Our Latest Soap Opera Digest Column
In the December 9th issue of Soap Opera Digest, we turned our attention to Days of Our Lives, General Hospital and The Young and the Restless. After the jump, Becca looks back on the quality entertainment that Days and GH provided (she is as surprised as you are that she made it to 500 words), and Mallory wonders why the Y&R writers refuse to tell a story that isn't about Victor Newman.
By Becca Thomas
I would normally take this year-end opportunity to catalog the best and worst things on my shows, but this year the worst entries would far outnumber the best. However, in the holiday spirit of being thankful, I suppose I can cobble together a slight variation on the usual year-in-review theme, without violating my overall pessimistic attitude about soaps and the year that was: “Reasons 2008 Wasn’t Horrible Across the Board on GENERAL HOSPITAL and DAYS OF OUR LIVES.”
I am truly at my wit’s end with GENERAL HOSPTIAL, suffering through yet another pointless mob war and looking down the barrel of another year of 75% of screen time going to a total of about five characters. However, this past year did have a few bright spots that made GH worth watching. Well, that’s not true; I have it on good authority from friends whose side-job does not depend upon watching GH that nothing makes it worth watching these days. So, correction – there are characters that make me remember why I started watching in the first place.
Patrick and Robin are soapy goodness. Jason Thompson and Kimberly McCullough generate enough electricity in even in the most mundane scenes to power a small town, and somehow despite the fact that Sonny and Jason have had the same conversation 964 times in the last 12 months, at some point this year Patrick and Robin – finally! – started to have new and interesting ones. Granted, most of those conversations were on NIGHT SHIFT, but they happened nonetheless. Hopefully this charming couple avoids the usual soap curse of becoming hugely boring after having a baby.
DAYS isn’t as violent or offensive as GH, but it’s become relentlessly boring. There were a few bright spots this year, at which points I got my hopes up about a turnaround, only to be disappointed in the end. Most of the bright spots are attributable to James Scott’s ability to have chemistry with even inanimate objects, let alone great scene partners like Ariane Zucker and Alison Sweeney. Zucker’s Nicole in particular surprised me, since I loathed that character the first time she was in town. Sami screams and whines far too much lately, but her brief reconciliation with EJ earlier this year made me forget how otherwise annoying the writing has been for the character.
Another surprising DAYS highlight for me was Drake Hogestyn’s portrayal of the new and very much improved John Black. The sarcastic, cynical, non-Marlena-worshipping incarnation of John has been fun to watch, particularly with Hogestyn’s slightly odd choices, like the mean Muppet voice and robotic speech patterns. I’m sure the new John will wear thin soon, but for now I will take highlights in Salem where I can get them.
My Take, Too
By Mallory Harlen
Victor Newman of YOUNG AND RESTLESS famously chose his last name to signify his rebirth from orphaned Christian Miller to Genoa City’s business tycoon. It also signifies a wish I have had for years: a wish for a new man to become the center of Y&R.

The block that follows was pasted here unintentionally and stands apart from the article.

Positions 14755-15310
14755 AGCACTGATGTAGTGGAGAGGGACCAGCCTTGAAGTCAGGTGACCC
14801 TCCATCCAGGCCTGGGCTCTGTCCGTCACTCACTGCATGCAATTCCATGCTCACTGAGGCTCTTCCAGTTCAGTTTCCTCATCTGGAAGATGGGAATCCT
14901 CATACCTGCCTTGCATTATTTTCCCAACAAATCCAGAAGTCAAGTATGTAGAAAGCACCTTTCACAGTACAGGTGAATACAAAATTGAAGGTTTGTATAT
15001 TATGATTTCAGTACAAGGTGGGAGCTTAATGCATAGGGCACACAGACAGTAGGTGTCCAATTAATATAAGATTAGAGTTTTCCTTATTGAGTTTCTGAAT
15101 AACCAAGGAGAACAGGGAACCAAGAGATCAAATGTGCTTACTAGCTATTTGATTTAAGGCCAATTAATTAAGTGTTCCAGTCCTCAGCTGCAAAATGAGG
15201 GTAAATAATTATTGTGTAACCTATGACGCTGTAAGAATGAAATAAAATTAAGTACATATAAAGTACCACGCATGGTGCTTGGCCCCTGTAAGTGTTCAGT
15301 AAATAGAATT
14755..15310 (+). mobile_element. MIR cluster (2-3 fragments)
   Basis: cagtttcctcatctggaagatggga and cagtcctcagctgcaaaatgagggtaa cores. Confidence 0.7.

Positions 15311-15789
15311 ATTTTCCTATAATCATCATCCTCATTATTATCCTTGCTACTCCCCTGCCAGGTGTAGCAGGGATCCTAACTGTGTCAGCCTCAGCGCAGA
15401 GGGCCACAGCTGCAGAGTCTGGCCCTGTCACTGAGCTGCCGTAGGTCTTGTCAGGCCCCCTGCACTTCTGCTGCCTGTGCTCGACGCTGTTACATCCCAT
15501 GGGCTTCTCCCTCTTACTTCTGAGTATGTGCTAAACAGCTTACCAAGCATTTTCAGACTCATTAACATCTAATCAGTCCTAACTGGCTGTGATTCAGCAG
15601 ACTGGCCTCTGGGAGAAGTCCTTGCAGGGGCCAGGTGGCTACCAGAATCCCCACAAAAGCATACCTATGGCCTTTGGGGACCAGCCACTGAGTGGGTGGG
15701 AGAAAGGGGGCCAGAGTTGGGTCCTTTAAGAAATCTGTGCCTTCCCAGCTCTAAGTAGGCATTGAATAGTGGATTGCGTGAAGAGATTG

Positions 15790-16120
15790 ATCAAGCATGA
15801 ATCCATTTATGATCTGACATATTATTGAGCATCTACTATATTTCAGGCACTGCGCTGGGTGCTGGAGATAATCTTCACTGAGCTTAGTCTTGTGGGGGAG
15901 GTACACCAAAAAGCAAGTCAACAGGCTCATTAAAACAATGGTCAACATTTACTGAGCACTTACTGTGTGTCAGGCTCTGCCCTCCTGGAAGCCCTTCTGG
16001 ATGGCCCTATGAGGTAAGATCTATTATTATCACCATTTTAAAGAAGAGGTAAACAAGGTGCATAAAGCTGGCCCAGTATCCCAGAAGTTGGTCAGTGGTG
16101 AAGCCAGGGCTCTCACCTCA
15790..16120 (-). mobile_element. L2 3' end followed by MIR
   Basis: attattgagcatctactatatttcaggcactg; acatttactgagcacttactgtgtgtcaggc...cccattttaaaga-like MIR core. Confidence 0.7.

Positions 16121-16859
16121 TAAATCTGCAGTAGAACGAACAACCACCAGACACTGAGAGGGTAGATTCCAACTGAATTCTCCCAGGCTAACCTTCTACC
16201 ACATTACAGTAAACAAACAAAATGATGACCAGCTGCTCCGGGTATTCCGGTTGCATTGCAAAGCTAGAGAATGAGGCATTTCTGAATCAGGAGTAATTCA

2008 in Genoa City can basically be described as “Things happened to Victor Newman. Other people talked about these things and also about how great Victor is”. From his whirlwind romance with Sabrina to his grieving over her untimely death, from his trip to Mexico to mourn her to his trip to Paris to, uh, continue mourning her (pretty sly move on the part of the Y&R writers to throw in gorgeous Paris location shots to distract me from the fact that we have already seen this exact story already this year. It almost worked, too!), a fair share of episodes were devoted to Victor. I can deal with an airtime hog, but what’s particularly irksome is the way that the rest of the Y&R cast has become little more than a Greek chorus, existing only to comment on how things affect Victor and how wonderful Victor is.
There are multiple characters who have ceased to have personalities and storylines of their own and function only as part of the larger, Victor Newman umbrella story. Adam Newman has, as far as I can tell, absolutely no discernable qualities aside from being Victor’s son. Just an FYI to the writers: “Victor is my father” is not a substitute for a personality.
My beloved Jack Abbott has done little these days but become a mustache-twirling villain hellbent on taking Victor down. This is problematic because Jack has been trying to best Victor for decades and has never once succeeded. I think it’s time that he cut his losses for the sake of the audience: how are we supposed to get invested in Jack Vs. Victor Part 3,276 when we know that it will end with Jack the town pariah once again?
The biggest victim of the show’s Victor focus is Nikki. Remember those days, when Nikki was a tough as nails business woman and aspiring politician? I think that incarnation of Nikki would be aghast at how Nikki follows Victor around the globe begging him to come back to Genoa City, even after he told her that he wished she, and not Sabrina, had been the one to die. Because I know that I was aghast. Victor and Nikki are the show’s great couple and I am sure that they will find their way back to each other again, but surely there has to be a way to make that happen without Nikki becoming so staggeringly pathetic and obsessive. Melody Thomas Scott wholly deserves an Emmy nomination for being able to film this storyline with a straight face.
Victor is a huge part of Genoa City, but he certainly doesn’t need to be the only part.